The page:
• I saw my lifelong idol Martha Argerich playing Prokofiev’s 3rd concerto the way only she can. And I’ll never, ever forget that night.
  • I also went to a great 80s disco, and now I’m crying because I just realised I won’t be there for it in April… oh man.
  • I spent a beautiful day in the countryside with Kati.

These next three days, I’ll enjoy the shit out of being here. Obviously, I’ll be sensible. I’ll take a lot of walks and revisit the wide open spaces in the city center and around it. If I manage at all, I’ll also take the train outside of rush hour when it isn’t crowded, to go to the place where I used to live in Langenzersdorf (I really, really need to cry in the arms of the Greenman, and I always know where to find Him there). The fields, the Bisamberg, the Danube around my old home are further places of power for me, the places where I experienced a few years of intense growth in spirituality and power.

And then I’ll go back home to my bow and my piano, into solitary confinement.

This too shall pass.

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4 thoughts on “… And Home Again, Unexpectedly

  1. I love following your ‘living out loud’ blogs! I’m glad you’re home safe. I’ve just returned home from an aborted trip abroad as well. It’s not fun, but I’m planning to make the most of my time at home by invigorating my own blogs and ‘out loud’ life. Thanks for the wonderful example you set!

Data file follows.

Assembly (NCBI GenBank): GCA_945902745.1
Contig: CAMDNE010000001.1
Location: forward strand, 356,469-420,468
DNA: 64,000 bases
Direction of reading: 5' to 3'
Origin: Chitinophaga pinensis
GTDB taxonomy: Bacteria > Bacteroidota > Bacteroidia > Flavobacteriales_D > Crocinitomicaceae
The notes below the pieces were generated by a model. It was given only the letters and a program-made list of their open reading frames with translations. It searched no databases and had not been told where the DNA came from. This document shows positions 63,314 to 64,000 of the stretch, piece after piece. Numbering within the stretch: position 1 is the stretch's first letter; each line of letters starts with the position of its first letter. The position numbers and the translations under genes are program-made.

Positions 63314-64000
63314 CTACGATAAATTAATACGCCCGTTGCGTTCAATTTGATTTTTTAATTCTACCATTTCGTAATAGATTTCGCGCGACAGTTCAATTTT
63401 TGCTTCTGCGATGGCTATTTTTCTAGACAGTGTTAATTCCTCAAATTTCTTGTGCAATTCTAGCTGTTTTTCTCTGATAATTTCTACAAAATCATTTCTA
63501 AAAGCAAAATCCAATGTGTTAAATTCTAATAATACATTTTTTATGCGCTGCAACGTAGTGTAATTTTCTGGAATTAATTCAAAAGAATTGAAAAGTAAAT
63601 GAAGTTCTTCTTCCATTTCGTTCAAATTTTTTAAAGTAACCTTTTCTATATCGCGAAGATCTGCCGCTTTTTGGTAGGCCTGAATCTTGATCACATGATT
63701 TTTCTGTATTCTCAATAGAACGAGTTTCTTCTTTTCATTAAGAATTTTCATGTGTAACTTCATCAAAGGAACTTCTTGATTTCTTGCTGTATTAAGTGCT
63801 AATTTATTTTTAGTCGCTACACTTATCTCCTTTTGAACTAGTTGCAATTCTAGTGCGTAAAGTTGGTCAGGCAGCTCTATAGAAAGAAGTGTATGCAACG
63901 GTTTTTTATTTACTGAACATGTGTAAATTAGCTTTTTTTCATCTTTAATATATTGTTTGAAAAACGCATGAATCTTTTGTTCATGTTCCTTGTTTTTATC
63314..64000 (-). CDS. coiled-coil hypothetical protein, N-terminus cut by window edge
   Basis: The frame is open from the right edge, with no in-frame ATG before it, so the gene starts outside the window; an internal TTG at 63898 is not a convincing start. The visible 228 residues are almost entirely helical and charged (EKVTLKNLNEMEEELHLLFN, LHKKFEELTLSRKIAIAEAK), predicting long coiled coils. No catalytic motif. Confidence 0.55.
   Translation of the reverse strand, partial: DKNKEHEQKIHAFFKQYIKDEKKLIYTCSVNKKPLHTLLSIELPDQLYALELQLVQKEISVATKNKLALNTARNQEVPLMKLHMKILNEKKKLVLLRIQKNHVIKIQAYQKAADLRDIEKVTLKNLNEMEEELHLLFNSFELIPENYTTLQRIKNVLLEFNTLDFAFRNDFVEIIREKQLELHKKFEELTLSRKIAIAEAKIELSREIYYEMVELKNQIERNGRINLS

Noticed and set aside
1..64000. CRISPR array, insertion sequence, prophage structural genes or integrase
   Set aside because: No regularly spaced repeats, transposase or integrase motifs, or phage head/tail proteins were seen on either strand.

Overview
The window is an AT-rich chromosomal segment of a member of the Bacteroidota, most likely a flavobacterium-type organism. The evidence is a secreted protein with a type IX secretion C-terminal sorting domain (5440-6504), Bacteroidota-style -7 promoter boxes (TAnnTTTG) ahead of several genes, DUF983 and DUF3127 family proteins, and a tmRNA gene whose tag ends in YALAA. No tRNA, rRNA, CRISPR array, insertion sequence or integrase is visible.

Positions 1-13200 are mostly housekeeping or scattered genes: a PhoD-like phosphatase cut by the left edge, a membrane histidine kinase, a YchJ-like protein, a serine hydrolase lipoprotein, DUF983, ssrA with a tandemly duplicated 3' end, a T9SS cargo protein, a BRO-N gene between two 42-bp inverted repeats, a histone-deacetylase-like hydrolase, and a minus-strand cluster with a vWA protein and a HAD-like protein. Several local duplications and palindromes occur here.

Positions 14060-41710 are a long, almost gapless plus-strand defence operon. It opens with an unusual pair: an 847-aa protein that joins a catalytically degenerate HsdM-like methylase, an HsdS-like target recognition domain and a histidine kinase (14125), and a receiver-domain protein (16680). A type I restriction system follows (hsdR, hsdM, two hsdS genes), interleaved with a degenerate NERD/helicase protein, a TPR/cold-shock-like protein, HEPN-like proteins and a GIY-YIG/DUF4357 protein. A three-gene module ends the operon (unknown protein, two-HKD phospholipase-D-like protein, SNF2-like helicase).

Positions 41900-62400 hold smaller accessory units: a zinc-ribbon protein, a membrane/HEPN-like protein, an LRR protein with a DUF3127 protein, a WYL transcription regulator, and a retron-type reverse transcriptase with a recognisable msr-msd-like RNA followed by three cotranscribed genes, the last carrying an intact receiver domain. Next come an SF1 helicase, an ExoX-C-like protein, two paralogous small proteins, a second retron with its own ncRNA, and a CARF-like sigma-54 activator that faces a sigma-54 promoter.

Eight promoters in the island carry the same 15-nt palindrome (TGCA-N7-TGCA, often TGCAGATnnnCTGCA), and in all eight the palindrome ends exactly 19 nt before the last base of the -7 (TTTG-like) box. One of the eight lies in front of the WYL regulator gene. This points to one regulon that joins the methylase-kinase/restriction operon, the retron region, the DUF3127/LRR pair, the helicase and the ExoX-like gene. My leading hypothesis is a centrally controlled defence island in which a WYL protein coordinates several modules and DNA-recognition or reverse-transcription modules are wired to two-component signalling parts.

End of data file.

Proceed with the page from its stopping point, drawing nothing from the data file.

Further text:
❤🙏 Audrey, in Colorado, USA

    1. Well, I’m not back yet, but I hope I’ll arrive in one piece 🙂 Enjoy your time at home! I will too, once I’m no longer locked in my house (not actually locked, you know what I mean haha). I’m looking forward to seeing your updates!

  2. I’m so sorry you’re missing out on all the loveliness you’d been so looking forward to. This really sucks, I still can’t believe what’s happening. Love your reminder on the collective psyche, I’m sure I inherited trauma from my mother, who experienced WW2 in Berlin as a child and when the Russian army arrived. Very probably my travel plans to Germany and Czechia in May visiting my family will have to be put on hold too, but I’m still hoping not… Anyway, love reading about your travels and adventures, so inspirational xx

    1. Thank you! I’m sorry to hear your travel plans are on hold too. Visiting my dad in Germany was another thing I’d meant to do over the next few weeks. All this sucks so much – but of course it’s necessary.

      Berlin must have been hell at the end of WWII, I can well imagine you carrying some of your mum’s trauma.

      Take care of yourself – I mean this literally these days ❤️ Hugs!!